“Getting Out the Demon Box”
The box’s cold presses in from a foot away.
We regard each other a while, wondering what to say.
I run my hand up my dress, finger the fuse, ignite –
And in my light the box seems now to glow.
With stupid fingers, I undo the lock below its golden latch,
nurse its rattling with my thumb until together we lift the hatch.
Relief: it sticks a moment as if painted shut.
But then gives way to bursting smoke and dust.
I dump it in a rush as if to contain
what I’m unleashing here again.
In the new light, with the old, blue smoke cleared,
these demons look small and frail. We neared
oblivion together, before I locked them in this trunk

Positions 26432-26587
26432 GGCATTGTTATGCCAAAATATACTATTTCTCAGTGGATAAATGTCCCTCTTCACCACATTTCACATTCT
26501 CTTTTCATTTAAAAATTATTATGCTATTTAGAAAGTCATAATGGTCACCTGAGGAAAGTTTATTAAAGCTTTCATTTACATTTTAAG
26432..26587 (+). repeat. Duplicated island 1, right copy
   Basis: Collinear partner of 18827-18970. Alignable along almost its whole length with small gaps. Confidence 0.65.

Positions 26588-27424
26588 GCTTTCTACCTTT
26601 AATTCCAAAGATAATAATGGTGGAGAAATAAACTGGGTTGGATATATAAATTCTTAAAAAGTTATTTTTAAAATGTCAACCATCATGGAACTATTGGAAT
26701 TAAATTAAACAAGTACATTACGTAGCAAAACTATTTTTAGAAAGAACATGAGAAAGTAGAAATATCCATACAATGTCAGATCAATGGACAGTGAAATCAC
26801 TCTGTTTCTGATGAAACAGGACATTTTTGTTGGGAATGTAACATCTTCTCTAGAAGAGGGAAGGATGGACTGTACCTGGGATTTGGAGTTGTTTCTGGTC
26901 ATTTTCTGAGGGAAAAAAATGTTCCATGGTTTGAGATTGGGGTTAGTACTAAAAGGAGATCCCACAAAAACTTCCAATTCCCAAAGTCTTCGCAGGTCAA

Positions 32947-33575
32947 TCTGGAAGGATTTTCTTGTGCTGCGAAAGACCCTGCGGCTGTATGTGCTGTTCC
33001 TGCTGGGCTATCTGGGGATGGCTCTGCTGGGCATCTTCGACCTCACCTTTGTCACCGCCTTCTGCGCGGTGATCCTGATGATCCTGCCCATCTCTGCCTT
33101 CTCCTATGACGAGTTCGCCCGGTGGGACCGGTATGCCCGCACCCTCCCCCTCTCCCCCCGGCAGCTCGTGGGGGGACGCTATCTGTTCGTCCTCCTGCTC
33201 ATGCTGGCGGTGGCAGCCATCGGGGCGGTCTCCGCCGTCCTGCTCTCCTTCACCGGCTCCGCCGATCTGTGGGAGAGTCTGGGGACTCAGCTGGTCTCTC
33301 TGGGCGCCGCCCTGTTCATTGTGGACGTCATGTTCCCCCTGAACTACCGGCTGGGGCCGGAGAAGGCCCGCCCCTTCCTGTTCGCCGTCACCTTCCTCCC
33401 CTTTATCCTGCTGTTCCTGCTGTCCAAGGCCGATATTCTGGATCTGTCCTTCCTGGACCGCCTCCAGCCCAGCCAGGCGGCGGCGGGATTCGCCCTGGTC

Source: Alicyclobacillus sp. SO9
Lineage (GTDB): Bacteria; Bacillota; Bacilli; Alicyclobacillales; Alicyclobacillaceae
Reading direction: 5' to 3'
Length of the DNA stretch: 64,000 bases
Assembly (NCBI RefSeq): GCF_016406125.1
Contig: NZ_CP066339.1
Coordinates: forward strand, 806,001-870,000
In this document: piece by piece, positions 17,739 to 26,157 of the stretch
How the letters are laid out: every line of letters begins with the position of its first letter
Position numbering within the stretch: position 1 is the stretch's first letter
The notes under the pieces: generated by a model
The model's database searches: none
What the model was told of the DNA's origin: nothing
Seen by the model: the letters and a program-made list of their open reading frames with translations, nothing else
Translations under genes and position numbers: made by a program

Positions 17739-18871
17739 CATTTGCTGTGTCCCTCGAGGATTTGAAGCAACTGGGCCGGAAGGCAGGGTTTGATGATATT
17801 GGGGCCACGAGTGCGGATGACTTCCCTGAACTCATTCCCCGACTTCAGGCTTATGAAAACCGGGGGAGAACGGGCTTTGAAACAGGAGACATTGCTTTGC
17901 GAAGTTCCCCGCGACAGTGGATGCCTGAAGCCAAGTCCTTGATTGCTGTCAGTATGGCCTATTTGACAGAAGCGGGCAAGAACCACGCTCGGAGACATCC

of wood, paint, and pretending. I meant to burn it.
I don’t know why I waited—intuition or funk.
A sleepless year, braced and listening for hoofbeats, drums, war.
After a time, when the world did not end and the door
had stayed closed until it seemed safe,
I resolved to brave their strafe.
Time, distance, the magic of running away?
Something turned my demons into hay.
They’ll never be gold, I know that by now.
What I want to know is how
they seemed so big, mean, and loud
when all along they were small, sad, and cold.
All stories seem like noise until they can be told.